MARKETS AND FED POLICY IMPLICATIONS: It seems to be all coming together.  The labor market is continuing to improve, falling gasoline prices are adding to spendable income and households seem to be using that money to buy lots of things.  The holiday shopping season appears to be off to a very good start but we still have a couple of weeks to go.  Bad weather may create some ebbs and flows in the sales but I expect demand to be strong.  Last month I suggested that the holiday season could show upwards of a 5% rise and I am buoyed by the latest reports.  If we get anything close to that, we could have another quarter of GDP growth at or above 3.5%, confirming that the economy has shifted gears.  Next week the FOMC meets and it will be interesting to see how the members view the economy.  I think it is time to drop “considerable time” from the statement but whether that happens this month or next, it is coming.  The real issue is the first rate hike.  I think in spring the Committee will set the range around 25 basis points.  While that will not be a large move, it will signal the start of a long but steady process of rate hikes.

October Job Openings and November Employment Trends and Small Business Optimism

KEY DATA: Openings: +149,000; Year-over-Year: +838,000; Hires: -20,000; Year-over-Year: +543,000/Employment Trends Index: +0.4%; Year-over-Year: +6.1%/NFIB: +2 points

IN A NUTSHELL:  “The November job gain may have been a bit excessive, but there is little doubt that business hiring is accelerating and it needs to ramp up even more.”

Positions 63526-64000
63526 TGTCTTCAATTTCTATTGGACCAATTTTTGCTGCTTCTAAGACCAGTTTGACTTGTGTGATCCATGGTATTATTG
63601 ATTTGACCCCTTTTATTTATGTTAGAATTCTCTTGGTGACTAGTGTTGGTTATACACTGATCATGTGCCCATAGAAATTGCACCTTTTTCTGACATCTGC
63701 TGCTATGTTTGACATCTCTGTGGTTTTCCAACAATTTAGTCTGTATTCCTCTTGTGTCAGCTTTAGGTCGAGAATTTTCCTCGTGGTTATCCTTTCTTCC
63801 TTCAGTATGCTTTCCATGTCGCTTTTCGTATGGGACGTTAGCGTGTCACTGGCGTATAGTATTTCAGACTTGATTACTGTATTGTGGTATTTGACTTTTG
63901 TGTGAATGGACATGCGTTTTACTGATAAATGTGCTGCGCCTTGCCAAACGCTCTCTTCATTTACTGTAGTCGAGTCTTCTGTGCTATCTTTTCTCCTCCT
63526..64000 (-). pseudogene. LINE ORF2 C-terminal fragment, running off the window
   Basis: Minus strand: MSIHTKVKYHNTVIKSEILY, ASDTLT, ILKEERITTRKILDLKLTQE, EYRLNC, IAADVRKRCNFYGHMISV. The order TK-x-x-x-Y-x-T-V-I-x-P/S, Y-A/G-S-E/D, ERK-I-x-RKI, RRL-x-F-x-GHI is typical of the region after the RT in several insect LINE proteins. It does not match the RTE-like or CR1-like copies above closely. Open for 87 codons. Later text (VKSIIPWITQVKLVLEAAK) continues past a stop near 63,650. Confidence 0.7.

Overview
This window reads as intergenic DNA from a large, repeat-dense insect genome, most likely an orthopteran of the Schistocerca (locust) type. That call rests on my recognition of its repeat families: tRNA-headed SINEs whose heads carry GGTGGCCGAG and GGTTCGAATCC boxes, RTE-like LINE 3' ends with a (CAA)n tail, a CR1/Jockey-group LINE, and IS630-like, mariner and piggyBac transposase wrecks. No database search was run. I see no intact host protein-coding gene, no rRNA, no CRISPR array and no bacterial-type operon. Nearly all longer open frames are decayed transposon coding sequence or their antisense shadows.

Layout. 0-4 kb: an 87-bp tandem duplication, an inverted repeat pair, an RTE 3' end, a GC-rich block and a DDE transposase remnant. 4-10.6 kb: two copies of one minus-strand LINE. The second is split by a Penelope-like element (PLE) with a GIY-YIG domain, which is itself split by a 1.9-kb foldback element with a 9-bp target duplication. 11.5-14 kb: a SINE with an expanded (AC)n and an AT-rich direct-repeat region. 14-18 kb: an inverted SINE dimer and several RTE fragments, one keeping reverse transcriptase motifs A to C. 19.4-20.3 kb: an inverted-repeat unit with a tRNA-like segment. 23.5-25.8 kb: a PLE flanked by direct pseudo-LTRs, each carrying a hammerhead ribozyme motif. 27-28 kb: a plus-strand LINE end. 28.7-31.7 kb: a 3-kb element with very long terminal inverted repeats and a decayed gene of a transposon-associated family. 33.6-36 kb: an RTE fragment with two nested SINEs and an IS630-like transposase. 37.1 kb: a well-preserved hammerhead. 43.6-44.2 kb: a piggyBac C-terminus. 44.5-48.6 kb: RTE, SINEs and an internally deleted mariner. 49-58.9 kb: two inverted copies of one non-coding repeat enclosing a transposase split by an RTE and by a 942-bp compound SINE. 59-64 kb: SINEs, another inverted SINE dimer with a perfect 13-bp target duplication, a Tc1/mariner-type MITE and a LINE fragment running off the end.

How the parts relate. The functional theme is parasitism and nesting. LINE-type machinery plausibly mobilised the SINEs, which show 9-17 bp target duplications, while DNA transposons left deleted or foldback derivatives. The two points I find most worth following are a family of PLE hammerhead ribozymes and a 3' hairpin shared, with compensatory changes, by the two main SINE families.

WHAT IT MEANS:  Now that “jobs, jobs, jobs” has taken its place in the trash heap of political slogans and we are switching to “wages, wages, wages”, it is critical to understand how great the pressures are on businesses to increase labor compensation.  It looks like employment cost pressures are building and the dam that is holding it back could be breaking soon.  Two indicators of the condition of the labor market were released yesterday and today.  The Bureau of Labor Statistics’ closely watched Job Openings and Labor Turnover survey (JOLTS) showed that openings continue to increase.  Since October 2013, unfilled positions have increased an incredible 17.5%.  In part that is due to the failure of businesses to fill those positions.  Private sector hiring lagged by nearly 300,000 workers over the past year and actually eased a touch in October.  As a consequence, we are back to a job openings rate that we haven’t seen since the dot.com bubble began bursting in 2001.   Employees are quitting their jobs at growing numbers, though in fits and starts.  The level was down a touch in October but is still up over 12% from last year. 

A second measure showing that the labor market is tightening is the Conference Board’s Employment Trends Index, which rose solidly in November.  The index is closing in on the last expansion’s high reached in early 2007.  Also, the National Federation of Independent Businesses’ Small Business Optimism Index jumped in November.  Expectations soared.  It appears that even small company owners are starting to feel better about conditions. These indicators also support the view that the November employment report was not greatly out of whack.